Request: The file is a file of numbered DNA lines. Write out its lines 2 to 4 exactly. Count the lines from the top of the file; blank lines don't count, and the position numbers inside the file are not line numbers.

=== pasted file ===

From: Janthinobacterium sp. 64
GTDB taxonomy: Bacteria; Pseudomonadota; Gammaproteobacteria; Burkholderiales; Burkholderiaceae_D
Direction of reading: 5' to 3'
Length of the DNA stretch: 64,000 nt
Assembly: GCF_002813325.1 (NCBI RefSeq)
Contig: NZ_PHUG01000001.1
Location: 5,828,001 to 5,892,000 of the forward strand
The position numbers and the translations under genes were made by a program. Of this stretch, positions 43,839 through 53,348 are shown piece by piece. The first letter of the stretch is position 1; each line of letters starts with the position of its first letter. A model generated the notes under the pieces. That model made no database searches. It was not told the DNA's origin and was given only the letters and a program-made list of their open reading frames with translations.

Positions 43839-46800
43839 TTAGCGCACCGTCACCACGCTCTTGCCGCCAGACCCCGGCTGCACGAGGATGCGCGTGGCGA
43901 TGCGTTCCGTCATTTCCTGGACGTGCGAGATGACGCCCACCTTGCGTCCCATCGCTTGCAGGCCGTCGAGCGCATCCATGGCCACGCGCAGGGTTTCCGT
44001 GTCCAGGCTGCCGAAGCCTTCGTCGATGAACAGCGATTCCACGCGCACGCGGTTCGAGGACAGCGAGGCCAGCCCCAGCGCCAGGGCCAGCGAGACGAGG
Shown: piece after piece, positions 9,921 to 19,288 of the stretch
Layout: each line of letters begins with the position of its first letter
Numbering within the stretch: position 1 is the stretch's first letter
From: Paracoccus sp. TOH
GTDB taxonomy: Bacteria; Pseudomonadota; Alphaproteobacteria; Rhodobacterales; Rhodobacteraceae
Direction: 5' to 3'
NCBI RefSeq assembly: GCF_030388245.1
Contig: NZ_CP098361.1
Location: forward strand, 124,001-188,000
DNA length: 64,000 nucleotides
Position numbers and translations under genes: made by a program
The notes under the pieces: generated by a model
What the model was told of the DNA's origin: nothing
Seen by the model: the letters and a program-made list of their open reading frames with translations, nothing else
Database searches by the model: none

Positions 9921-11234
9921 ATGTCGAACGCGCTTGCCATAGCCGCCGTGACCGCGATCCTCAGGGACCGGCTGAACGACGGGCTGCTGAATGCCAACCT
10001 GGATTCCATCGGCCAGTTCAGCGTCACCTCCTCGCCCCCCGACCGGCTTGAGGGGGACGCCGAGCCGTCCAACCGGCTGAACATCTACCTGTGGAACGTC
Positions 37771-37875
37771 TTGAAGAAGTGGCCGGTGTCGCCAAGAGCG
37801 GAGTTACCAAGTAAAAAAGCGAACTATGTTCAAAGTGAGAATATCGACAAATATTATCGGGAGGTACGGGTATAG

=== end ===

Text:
GTDB taxonomy: Bacteria; Pseudomonadota; Gammaproteobacteria; Burkholderiales; Burkholderiaceae_D
Direction of reading: 5' to 3'
Length of the DNA stretch: 64,000 nt